The age of natural resources dominating global commerce and industry is gone. What matters now is creating knowledge and applying it. Some nations will create, others will merely consume. But wealth is concentrated at the creative stage and nations that focus on consuming, without creating technology will not prosper. Even with abundance of natural resources, which in many instances, the consuming nations cannot independently process without the knowledge partners cannot change this trajectory of limited national wealth without technology creation.
Let me illustrate using Nigeria where they speak the language of petroleum. In the petroleum industry, there are the downstream and upstream sectors. While the upstream focuses on exploration of crude oil, downstream does the distribution and marketing. The money is in the upstream sector, a major reason we have the foreign partners concentrated therein. That is where the knowledge creation is done and utilized in the industry. I am cautious to say, without the knowledge partners in Nigeria, helping to explore this crude oil, Nigeria cannot mine this product. Verdict: the oil will be there and of no tangible economic use. This will follow a pattern where villages have water underneath them but no drilling expertise to harness the water for cooking and drinking. Similarly, Africa has embraced ICT, but we are just focusing on the downstream.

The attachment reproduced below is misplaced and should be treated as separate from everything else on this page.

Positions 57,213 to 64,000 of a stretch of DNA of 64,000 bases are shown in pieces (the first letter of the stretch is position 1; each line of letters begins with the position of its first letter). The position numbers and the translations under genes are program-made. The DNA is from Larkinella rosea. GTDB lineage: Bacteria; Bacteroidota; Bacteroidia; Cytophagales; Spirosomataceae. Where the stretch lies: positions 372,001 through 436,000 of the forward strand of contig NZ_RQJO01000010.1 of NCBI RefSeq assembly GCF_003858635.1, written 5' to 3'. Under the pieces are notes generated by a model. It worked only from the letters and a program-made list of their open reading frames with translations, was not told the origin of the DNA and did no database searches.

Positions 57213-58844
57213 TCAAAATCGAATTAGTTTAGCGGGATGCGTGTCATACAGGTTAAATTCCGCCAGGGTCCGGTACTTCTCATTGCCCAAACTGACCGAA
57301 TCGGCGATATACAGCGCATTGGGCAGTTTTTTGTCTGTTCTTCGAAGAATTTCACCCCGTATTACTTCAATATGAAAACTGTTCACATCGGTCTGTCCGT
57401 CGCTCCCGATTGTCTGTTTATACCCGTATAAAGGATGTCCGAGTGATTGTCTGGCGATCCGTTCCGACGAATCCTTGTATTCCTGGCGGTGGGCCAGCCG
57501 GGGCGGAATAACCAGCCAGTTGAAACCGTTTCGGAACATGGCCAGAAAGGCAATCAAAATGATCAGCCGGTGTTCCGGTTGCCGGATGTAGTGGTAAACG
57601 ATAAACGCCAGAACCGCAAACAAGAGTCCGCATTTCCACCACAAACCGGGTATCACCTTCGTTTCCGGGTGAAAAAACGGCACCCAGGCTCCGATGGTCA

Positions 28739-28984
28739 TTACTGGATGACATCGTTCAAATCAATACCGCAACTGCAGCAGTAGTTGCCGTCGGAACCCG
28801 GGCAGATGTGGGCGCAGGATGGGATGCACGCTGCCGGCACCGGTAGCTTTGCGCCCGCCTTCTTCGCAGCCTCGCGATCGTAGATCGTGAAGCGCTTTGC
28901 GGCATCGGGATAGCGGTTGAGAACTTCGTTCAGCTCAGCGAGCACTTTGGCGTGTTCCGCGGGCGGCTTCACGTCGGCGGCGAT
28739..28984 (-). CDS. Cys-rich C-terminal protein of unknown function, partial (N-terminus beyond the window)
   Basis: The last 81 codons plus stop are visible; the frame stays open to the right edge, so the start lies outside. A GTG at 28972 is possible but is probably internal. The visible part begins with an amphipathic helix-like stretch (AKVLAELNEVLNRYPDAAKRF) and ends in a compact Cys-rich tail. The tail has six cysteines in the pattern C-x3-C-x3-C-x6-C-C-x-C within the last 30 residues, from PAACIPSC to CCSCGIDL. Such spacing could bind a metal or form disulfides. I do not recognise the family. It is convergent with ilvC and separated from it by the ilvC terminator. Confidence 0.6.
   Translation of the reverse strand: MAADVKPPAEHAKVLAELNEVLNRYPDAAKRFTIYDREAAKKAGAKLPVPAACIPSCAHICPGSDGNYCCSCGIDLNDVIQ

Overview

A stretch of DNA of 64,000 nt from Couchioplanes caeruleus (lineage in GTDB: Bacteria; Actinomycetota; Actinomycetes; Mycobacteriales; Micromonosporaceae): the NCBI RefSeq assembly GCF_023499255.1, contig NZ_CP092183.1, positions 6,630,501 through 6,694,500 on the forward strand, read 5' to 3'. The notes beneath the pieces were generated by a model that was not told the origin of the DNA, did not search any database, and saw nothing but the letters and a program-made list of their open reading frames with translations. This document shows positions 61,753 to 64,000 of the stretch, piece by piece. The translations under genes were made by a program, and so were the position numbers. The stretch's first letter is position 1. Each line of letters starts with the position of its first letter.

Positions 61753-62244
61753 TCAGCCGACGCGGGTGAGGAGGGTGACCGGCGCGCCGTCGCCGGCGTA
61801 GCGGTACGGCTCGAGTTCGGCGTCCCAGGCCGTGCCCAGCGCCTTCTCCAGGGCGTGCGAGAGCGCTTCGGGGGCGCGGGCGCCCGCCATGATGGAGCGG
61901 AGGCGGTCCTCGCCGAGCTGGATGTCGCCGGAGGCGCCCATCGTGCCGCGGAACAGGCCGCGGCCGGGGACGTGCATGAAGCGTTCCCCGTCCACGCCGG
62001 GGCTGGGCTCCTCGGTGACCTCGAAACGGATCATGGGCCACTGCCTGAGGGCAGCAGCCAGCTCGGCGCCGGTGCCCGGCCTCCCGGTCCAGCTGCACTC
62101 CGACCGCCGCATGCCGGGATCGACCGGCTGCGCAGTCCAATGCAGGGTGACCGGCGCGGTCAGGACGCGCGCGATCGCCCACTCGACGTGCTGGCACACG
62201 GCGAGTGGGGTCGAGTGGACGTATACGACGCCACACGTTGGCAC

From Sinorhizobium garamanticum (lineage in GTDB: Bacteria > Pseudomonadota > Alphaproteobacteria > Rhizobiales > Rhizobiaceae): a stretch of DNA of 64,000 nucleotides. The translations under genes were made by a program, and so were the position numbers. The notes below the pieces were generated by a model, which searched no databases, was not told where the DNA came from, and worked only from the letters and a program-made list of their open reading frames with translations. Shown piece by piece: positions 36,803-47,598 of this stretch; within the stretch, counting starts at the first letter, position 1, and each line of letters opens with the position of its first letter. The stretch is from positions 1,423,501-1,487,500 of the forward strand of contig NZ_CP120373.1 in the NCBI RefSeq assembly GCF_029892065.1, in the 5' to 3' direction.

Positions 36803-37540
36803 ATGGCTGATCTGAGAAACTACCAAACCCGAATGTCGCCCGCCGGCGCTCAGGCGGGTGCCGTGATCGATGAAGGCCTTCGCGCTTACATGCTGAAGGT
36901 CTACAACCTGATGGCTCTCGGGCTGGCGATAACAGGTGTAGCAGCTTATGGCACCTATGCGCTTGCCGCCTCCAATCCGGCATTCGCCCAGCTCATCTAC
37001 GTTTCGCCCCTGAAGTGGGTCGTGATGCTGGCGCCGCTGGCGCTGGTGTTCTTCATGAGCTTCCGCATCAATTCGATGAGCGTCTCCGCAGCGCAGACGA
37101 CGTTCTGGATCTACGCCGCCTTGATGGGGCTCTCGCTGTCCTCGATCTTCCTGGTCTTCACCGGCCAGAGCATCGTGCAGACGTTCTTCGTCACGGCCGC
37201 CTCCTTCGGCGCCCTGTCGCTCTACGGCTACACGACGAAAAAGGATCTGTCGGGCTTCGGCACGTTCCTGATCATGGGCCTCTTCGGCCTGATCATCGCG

We are not creating it and we will not benefit much from the technology economic benefits unless we move up on the pyramid. Upstream ICT will involve designing computing systems, cellphones, routers, device drivers, and all other infrastructures that enable ICT revolution. Instead of importing the latest cellphones, we will think how to design them. How do we do that? We need fundamental changes in our national policies on technical education. That is the answer. I believe in knowledge and education creates it. Specifically, technical education is the engine that will move up the ICT movement from downstream to upstream operation as we expand our commitments on microelectronics, nanotechnology, biotechnology, mathematics, etc.
This will be a good path to improve our national competitiveness and transform Africa into a global outsourcing hub. If our students have the skills, the multinational companies will come to tap our comparative cheaper labor.
In conclusion, there is an opportunity in the upstream ICT sector and it is time Africa gets there. Our government can facilitate a national ICT transition by funding major investments in microelectronics to enable our universities, research labs, polytechnics and small enterprises acquire and diffuse the technology. This will create jobs and diversify our economies out of minerals and hydrocarbons.